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Say Yes To Pomona! How A Simple Parking Structure Can Pave Our Future by Pomona Resident Nathan Neighbour (Guest Commentary)

Say Yes To Pomona! How A Simple Parking Structure Can Pave Our Future. Nathan Neighbour / Community Leader (Guest Editorial)

During this last election cycle, the citizens of Pomona sent one clear message to City Hall: “No more business as usual.”  Part of business as usual in Pomona has been a short-sightedness when it comes to community-friendly business in our city limits that generate tax revenue for our citizens.

Think about this:   Where do you go to watch movies? For a nice sit down dinner? Go grocery shopping for organic produce? For your Christmas shopping? The answer is probably Chino Hills, Montclair, La Verne or Claremont.  Go to surrounding downtowns on a Tuesday afternoon, and they’re packed with people spending money.  Ever wonder why those cities seem to have money to pave roads, beautify their parks and fully staff their police force?  They use your sales tax dollars.

Right now, The Maya Cinemas are ready to break ground on a new 12 – 14 screen theater in our beautiful downtown.  The Maya Cinemas are committed to develop theaters in locations with a strong Latino presence, which perfectly fits into the cultural landscape of Pomona.  We’ve been here before with other major developments, and Pomona has lost many of them to surrounding cities.  Hindsight has been a painful 20/20.  However, right now we’re on the cusp of having a major tax-generating business that will be a daily anchor in the heart of Pomona.  If the city misses this opportunity to be a partner in attracting a “destination use” like a multiplex cinema, we don’t know when another opportunity like that may present itself again.

This all hinges on one thing – a parking structure.

Our downtown is required to have a specific number of parking spots for the businesses and residents.  This takes up quite a bit of land for parked cars that could be used for new construction.  By building a 1,000 spot garage, it frees up the existing lots for thriving businesses, like The Maya, to come in and create revenue-generating opportunities for our city.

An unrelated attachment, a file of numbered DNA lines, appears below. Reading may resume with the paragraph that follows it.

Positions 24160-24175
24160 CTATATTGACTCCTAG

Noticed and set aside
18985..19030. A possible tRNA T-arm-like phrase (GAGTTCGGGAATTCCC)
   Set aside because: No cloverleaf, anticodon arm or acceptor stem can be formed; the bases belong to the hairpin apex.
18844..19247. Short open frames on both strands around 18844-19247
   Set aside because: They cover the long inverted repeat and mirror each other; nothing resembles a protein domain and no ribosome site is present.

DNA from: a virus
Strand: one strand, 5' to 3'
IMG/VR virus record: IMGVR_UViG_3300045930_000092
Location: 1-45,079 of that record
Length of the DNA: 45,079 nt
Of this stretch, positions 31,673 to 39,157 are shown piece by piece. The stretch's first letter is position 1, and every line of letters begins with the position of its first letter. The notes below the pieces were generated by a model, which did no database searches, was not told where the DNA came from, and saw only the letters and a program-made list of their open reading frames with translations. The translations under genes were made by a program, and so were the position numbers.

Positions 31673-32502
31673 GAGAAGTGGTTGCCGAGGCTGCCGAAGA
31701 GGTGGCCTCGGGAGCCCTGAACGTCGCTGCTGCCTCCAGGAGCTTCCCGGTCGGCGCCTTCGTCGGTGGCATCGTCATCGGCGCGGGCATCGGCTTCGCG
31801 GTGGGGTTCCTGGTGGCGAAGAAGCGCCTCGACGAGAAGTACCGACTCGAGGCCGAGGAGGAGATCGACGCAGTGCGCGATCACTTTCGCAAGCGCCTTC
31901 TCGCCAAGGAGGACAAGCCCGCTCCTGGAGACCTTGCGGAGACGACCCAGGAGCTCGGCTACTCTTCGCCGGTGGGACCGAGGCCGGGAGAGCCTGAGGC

The city has 10 million set aside for this structure, and need an additional 6 million to complete the project.  The council recently voted to redistribute that 6 million to other existing redevelopment projects.  That money cannot be used to pave residential roads, improve schools, solve the homeless crisis or hire new police.  This means that, unless you live on Holt or Garey, your street isn’t getting paved.  It must be spent on projects like fixing Holt and Mission, or a project like this parking structure that fits squarely into the money’s intended purpose:  redevelopment.

One may think, “Great!  I hate the roads in our city and the infrastructure is a mess!”  I agree.  So, let’s say we ditch the structure and repave the roads.  Guess what, in five years we will be stuck with aging roads and no money, since nothing has changed economically.  Also, those aging and cracking roads would lead to the same struggling businesses.  Wonder why we are where we are today?  We keep investing in roads to nowhere.

If the council has the foresight to build this parking structure, we would keep the Maya Cinemas and attract many more businesses to the area.  Our mayor, and several councilmembers, understand that those businesses will pay sales tax to the city.  Every popcorn purchased is money that can go into the “fix all the roads” piggy bank.  It is an 11 billion industry in the US, and growing.  As time passes, we will have a thriving downtown that is generating the type of income needed to improve the rest of the city.  Plus, this isn’t a “build it and they will come” scenario.  The theater has already come and is ready to break ground.  We just need to build it.

Take a look at revitalized downtowns in some of the cities around us – these theaters created a thriving business and community environment. An investment in Downtown is an investment in all of Pomona.  Plus, our theater project in Pomona hasn’t been frivolously thrown together, but has been in the making for years now, with plenty of planning, studies and vetting.  I’m not interested in rehashing Pomona’s past failures during a receding economy – who among us wasn’t affected by the downturn?  Let’s learn from them and press into a beautiful future, together.

Look, let’s not miss this game-changing opportunity.  We can fight about what comes first, the chicken or the egg: the businesses or the roads.  But I can guarantee you that if we fail to build this structure, business will gladly take their chicken and their egg to Chino Hills.

*This is a guest editorial, and represents the opinion of the author.

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